·$124 million Government investment in recycling infrastructure
·Plans confirmed to increase and expand the waste levy to divert material from landfill, and recycle revenue into resource recovery and waste minimisation
·Innovative construction and demolition facility opened in Auckland with $3.1 million in support from Government’s Waste Minimisation Fund (WMF).
As part of a broader plan to reduce the increasing amount of rubbish ending up in New Zealand’s landfills, the Government is to fund new recycling infrastructure and expand the national waste levy scheme.
Associate Minister for the Environment, Eugenie Sage, made the announcement today at the Green Gorilla waste service provider in Auckland.
Green Gorilla received $3.1 million in WMF funding for a new commercial and industrial waste line, which is able to process mixed commercial and industrial waste and divert it from landfill.
“New Zealanders are proud of our country’s clean, green reputation. Yet rubbish disposal to New Zealand’s municipal landfills increased by a staggering 48 per cent in the last ten years. We can’t allow this situation to continue,” said Eugenie Sage.
“We need large scale and urgent action because much of what is currently sent to New Zealand landfills could be recycled, composted or reused.
“As part of the Covid-19 Response and Recovery Fund (CRRF) the Government is investing $124 million in a number of initiatives across the country. This will include plastic recycling and reprocessing plants, weighbridges for improved waste data collection and improved material and community resource recovery plants.
“This $124 million is a massive investment in reducing waste – about as much as the entire Waste Minimisation Fund allocation in the past decade.
“Increased investment in waste minimisation and resource recovery infrastructure will ensure New Zealand emerges from the Covid-19 pandemic with a far better resource recovery and recycling system, creating hundreds of permanent jobs and incomes across New Zealand.
“This up-front funding and investment in waste and recycling infrastructure will speed progress in filling the major gaps in our waste infrastructure while phasing in an expanded and increased waste levy.
“Expanding and increasing the waste levy is one of the best tools we have to incentivise reduced waste to landfill and prevent valuable resources from being thrown away. We are making it easier for households and businesses to do the right thing,” said Eugenie Sage.
The Government has decided to:
·Level the playing field by expanding the waste levy to cover additional landfill types, including construction and demolition fills (progressively from 1 July 2022). At present the waste levy only applies to municipal landfills that take household waste, with no levy on the remaining almost 90 percent of landfills throughout the country.
·Progressively increase over four years the levy rate for landfills that take household waste from the current $10 per tonne – set in 2009 – to $60 per tonne. The current plan is for first changes to the levy to take effect from 1 July 2021. Current economic conditions will be considered before implementation timelines are confirmed later this year.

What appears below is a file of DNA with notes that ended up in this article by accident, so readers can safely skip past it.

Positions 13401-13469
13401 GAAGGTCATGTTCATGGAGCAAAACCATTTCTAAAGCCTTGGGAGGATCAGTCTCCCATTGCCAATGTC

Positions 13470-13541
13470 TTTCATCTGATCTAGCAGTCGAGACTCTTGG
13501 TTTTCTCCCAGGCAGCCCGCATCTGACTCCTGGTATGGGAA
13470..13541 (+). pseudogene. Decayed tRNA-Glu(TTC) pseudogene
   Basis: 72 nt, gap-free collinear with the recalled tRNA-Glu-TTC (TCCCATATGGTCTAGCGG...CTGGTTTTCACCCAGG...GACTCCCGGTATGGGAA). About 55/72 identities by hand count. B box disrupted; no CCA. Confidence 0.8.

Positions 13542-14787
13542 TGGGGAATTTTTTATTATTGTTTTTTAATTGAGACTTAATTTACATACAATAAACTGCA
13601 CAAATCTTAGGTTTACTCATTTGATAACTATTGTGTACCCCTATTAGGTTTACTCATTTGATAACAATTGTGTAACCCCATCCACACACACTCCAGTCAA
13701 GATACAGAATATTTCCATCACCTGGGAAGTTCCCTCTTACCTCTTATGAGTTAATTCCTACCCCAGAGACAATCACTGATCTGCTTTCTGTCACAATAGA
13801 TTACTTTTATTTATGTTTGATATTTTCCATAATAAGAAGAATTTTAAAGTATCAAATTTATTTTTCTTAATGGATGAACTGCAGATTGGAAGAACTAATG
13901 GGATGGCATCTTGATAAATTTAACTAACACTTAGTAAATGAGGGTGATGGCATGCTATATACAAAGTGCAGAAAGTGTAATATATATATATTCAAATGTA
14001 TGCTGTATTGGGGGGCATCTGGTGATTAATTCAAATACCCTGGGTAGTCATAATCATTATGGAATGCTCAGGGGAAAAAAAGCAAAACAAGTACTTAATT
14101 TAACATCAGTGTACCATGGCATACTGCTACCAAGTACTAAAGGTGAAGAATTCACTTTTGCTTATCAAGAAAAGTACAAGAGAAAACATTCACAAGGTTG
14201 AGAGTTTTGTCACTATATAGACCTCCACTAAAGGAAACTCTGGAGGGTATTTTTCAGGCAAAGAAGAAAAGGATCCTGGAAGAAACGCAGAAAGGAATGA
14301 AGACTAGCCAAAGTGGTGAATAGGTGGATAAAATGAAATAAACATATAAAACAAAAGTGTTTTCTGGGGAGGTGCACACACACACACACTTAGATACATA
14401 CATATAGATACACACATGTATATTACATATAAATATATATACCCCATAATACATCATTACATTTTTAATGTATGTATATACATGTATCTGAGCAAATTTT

·Collect better data about the waste we are creating, and how we are disposing of it, so ensuring our waste can be better managed.
·Invest the additional revenue from the waste levy in initiatives that support waste reduction, such as building New Zealand-based recycling infrastructure. This includes helping businesses such as Green Gorilla, which takes construction, commercial and industrial waste materials and re-purposes them so they are not thrown away.
“Incredibly, New Zealand currently has one of the highest rates of waste production per capita in the developed world, punching way above our weight in the wrong direction.
“Expanding the levy will help recognise the real costs of waste, make it fairer for everyone, and incentivise materials reuse and recycling, rather than just ‘taking it to the tip’. The CRRF investment will also provide people with better options for recycling their waste.
“The proposed levy increases are likely to have a minimal impact on a family’s weekly budget. The Ministry for the Environment estimates that when fully implemented, the new levy could increase the cost of the weekly council kerbside rubbish bag by about 25c, depending on individual council decisions.
“After years of advocacy and engagement with councils and the waste sector, I am proud to announce the expansion of the national waste levy, which is key to the Government’s wider plan of reducing the ever-increasing amount of rubbish ending up in landfill. Two previous reviews of the levy have recommended expanding and increasing the levy. This is the first Government which has implemented those recommendations.
Eugenie Sage thanked the almost 500 local councils, iwi, businesses, NGOs and individuals who made submissions during the waste levy public consultation process.
“More than 80 percent of submitters agreed the status quo needs to change, and most were broadly in support of increasing and expanding the levy.”
Expanding and increasing the waste levy will also:
·Help reduce climate pollution (waste currently represents about 5 per cent of all New Zealand’s greenhouse gas emissions)
·Make New Zealand more resilient to volatility global markets post-Covid as there will be more New Zealand-based recycling capacity.